Economics

  • Economics Program

    Economics Program

Economists provide insight into how societies are organized to enable people to provide for their material needs and wants. This provisioning process involves interaction among businesses, government agencies and policies, and people who work for a living, raise families, and purchase goods and services, as well as the non-profit sector.

Stockton’s Economics Program is practical and flexible. In addition to learning basic economics theories about how modern market-based economies work, students develop a portable set of skills, making a major in economics the pathway to a diverse array of careers in business, banking and finance, government, law, journalism, public policy and academics. The recent employment opportunities for economists with undergraduate degrees have been better than for many other majors.

Program Overview & Concentrations


The program requires 10 courses in Economics - seven in the core curriculum and three electives. Transfer students should note that at least five Economics courses must be taken at Stockton, including senior seminar (ECON 4695). The components of the core curriculum include the following:

Introductory Sequence:

  • ECON 1200 Introduction to Macroeconomics*
  • ECON 1400 Introduction to Microeconomics

*Note that ECON 1200 is a prerequisite course for ECON 1400.

Intermediate Core:

  • Two of the following three* courses:
  • ECON 3601 Intermediate Micro Theory
  • ECON 3602 Intermediate Macro Theory
  • ECON 3636 Political Economy

*For those planning to continue with graduate courses, taking all three is recommended.

Economic Methods Core:

  • ECON 3605 History of Economic Thought
  • ECON 3610 Introduction to Econometrics
  • ECON 4695 Senior Seminar

Economics Program Electives:

The remaining three elective program courses must be at the 2000 level or higher and can be drawn from other Economics program course offerings (except ECON 1120 which does not count towards the major) or other independent study options in consultation with a student's preceptor. At least two courses (8 credits) should be 3000 level courses.

Cognates:

The study of economics is interdisciplinary; economics courses are well supplemented by courses from such fields as political science, sociology, anthropology, mathematics, history, philosophy and business studies. Economics program preceptors assist all economics majors in selecting courses from these fields to broaden the student’s understanding of the social and political implications of economics.

Because economic activity increasingly crosses national boundaries, all economics majors will take classes that incorporate material designed to enhance their global awareness. Some students choose electives that enable them to focus their study on the global economy. Offerings in the Global Economics concentration provide educational opportunities for individuals interested in careers in global network agencies, institutions and corporations. Various agencies of the United Nations, international non-profit research institutions, government agencies and multinational corporations provide employment opportunities for students. With the growing interdependence of nations, there are promising career opportunities for graduates in New York, Washington, D.C. and Philadelphia. Course work within the concentration will make students aware of major international issues and international economic problems and demonstrate how domestic policy must go beyond the parochial or national levels to assure real progress.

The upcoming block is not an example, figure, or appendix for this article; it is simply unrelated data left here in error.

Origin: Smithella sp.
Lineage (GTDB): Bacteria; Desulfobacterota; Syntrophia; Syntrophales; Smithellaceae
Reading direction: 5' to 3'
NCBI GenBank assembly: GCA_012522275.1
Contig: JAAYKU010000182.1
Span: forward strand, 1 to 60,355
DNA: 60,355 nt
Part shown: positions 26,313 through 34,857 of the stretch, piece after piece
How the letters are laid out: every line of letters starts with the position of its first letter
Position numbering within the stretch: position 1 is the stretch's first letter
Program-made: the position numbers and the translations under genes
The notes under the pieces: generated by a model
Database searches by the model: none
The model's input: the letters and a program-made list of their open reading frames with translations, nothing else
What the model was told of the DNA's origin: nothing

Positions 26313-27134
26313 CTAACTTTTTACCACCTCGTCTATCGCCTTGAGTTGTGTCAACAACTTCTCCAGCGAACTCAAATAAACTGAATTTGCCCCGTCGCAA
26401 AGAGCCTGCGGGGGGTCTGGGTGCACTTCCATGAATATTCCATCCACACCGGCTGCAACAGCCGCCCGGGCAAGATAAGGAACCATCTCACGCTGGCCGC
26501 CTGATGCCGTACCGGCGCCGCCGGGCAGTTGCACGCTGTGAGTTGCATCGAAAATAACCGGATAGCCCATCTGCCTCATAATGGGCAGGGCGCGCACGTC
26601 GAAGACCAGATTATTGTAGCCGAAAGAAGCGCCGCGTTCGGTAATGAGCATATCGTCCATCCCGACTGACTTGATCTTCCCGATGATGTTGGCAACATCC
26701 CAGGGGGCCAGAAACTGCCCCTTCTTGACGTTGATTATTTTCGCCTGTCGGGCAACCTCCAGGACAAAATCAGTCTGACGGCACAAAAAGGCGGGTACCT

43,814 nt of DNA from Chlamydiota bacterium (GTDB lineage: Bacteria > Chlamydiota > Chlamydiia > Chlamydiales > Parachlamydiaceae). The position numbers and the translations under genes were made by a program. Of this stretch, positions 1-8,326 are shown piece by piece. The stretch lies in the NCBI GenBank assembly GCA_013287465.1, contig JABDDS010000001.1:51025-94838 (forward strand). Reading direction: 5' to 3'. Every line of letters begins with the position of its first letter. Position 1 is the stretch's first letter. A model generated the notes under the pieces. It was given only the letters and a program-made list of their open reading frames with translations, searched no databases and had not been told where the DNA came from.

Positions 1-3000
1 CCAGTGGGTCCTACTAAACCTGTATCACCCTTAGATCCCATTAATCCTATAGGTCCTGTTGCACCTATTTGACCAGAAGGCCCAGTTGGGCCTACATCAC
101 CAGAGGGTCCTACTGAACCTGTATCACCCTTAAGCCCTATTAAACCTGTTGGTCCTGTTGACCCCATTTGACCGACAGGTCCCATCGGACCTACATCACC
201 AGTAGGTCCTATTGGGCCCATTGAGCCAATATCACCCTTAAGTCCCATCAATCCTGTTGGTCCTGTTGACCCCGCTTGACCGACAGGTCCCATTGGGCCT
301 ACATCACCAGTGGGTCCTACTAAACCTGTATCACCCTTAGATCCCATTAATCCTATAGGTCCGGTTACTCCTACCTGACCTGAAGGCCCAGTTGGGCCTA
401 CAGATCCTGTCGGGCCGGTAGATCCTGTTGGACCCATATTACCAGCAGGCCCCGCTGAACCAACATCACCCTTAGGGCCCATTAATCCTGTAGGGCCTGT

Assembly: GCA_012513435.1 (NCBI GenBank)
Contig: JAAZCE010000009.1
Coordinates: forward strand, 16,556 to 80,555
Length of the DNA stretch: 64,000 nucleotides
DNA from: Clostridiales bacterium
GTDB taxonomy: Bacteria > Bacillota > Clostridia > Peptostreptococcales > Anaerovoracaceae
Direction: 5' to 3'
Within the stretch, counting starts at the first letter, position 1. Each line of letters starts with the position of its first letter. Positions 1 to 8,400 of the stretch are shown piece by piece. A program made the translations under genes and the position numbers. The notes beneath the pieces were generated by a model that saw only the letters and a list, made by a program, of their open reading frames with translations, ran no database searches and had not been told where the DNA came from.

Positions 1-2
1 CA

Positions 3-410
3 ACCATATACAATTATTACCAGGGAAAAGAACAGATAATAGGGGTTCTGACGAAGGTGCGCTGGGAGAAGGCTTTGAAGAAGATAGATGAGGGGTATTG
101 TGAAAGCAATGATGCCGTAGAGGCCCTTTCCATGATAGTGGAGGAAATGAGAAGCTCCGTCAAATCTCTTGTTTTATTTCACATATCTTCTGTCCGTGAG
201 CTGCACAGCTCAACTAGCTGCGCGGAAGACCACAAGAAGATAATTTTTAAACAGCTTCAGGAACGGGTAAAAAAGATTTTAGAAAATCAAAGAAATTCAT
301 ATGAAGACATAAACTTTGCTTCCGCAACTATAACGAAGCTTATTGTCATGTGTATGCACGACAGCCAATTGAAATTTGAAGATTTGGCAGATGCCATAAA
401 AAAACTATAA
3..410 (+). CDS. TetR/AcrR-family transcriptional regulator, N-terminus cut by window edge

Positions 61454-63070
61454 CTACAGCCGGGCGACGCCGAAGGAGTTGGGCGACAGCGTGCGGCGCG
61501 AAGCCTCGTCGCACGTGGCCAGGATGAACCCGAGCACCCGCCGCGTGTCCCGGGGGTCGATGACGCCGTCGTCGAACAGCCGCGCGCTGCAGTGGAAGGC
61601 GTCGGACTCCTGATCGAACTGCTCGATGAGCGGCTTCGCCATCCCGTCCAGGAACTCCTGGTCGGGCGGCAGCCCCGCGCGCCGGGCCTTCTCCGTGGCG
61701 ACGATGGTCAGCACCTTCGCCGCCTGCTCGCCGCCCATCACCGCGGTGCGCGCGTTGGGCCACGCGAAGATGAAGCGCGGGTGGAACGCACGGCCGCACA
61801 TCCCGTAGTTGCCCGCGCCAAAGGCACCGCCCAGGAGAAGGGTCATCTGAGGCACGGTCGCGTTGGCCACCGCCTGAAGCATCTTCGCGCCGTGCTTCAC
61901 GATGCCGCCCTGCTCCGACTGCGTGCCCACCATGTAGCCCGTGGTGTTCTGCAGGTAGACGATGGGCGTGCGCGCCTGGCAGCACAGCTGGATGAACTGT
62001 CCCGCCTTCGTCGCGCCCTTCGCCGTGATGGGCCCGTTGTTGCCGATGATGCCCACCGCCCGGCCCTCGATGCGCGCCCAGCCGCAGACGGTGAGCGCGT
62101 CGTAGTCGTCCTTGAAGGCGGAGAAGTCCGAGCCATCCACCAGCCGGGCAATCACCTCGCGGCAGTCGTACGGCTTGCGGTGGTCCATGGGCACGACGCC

In addition to the seven core courses, students selecting the Global Concentration must include two of the following three courses:

ECON 3655 International Trade
ECON 3670 International Economic Development
ECON 3675 International Money and Finance

Students may obtain a minor in economics if they successfully complete at least 20 credits in Economics with passing grades, including ECON 1200 and ECON 1400. At least two of the other courses (a) must be at the 3000-level or higher and (b) may not be transferred from another institution.

Opportunities & Careers


The thought processes encouraged by the study of economics have wide application outside the discipline itself. A background in economics is useful for someone who plans a career in business, financial services, government or the non-profit sector, as well as someone who wishes to teach social studies in secondary schools. It is also excellent preparation for graduate study in a variety of fields, including economics. In fact, a graduate degree in economics may make available more options than any other single discipline because the skills developed are demanded by business, federal, state and local governments, and by colleges and universities for teaching and research.

Students planning on attending graduate school in economics should complete all three courses in the intermediate theory core. They should also strongly consider a minor in Mathematics, or at minimum two semesters of Calculus. These MATH courses can be counted as Cognates toward the Economics major. Some economics graduate programs are open to applicants with less mathematical preparation; students wanting advice on the best programs for their skills and interests should consult with their preceptor.

An economics major is also excellent preparation for those who intend to pursue graduate study in business administration, public administration, urban planning or any of the social sciences. It is also useful for the study of law. Students intending to apply to law school should select appropriate Political Science courses as their Cognates.